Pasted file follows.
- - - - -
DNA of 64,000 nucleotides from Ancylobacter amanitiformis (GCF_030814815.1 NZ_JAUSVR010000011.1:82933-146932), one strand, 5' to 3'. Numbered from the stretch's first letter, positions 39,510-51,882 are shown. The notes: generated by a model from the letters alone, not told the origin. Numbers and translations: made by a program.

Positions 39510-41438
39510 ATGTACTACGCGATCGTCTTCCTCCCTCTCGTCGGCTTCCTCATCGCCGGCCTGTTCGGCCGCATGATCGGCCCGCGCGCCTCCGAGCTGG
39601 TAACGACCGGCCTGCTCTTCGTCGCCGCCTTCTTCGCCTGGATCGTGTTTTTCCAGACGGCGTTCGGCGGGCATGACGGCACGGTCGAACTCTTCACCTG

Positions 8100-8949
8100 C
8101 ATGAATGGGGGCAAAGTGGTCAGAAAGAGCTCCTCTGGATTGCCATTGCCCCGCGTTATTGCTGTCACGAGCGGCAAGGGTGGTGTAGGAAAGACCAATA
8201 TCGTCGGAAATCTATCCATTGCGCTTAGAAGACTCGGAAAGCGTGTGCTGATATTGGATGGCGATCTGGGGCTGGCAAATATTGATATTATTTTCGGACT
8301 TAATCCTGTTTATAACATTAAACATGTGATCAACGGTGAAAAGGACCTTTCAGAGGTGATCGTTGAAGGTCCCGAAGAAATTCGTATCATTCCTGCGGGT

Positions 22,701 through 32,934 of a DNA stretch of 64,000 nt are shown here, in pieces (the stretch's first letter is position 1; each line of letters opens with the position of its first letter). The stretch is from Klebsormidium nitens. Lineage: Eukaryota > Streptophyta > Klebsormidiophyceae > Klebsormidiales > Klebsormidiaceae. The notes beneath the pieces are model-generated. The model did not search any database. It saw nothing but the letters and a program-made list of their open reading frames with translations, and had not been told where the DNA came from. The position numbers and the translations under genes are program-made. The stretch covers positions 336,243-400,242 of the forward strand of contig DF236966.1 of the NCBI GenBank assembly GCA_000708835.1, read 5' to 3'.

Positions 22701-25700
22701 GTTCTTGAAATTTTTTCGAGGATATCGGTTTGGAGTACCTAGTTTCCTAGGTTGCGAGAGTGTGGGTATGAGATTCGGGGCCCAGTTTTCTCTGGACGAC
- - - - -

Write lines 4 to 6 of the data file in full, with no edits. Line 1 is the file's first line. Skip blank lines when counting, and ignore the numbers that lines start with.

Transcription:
39601 TAACGACCGGCCTGCTCTTCGTCGCCGCCTTCTTCGCCTGGATCGTGTTTTTCCAGACGGCGTTCGGCGGGCATGACGGCACGGTCGAACTCTTCACCTG

Positions 8100-8949
8100 C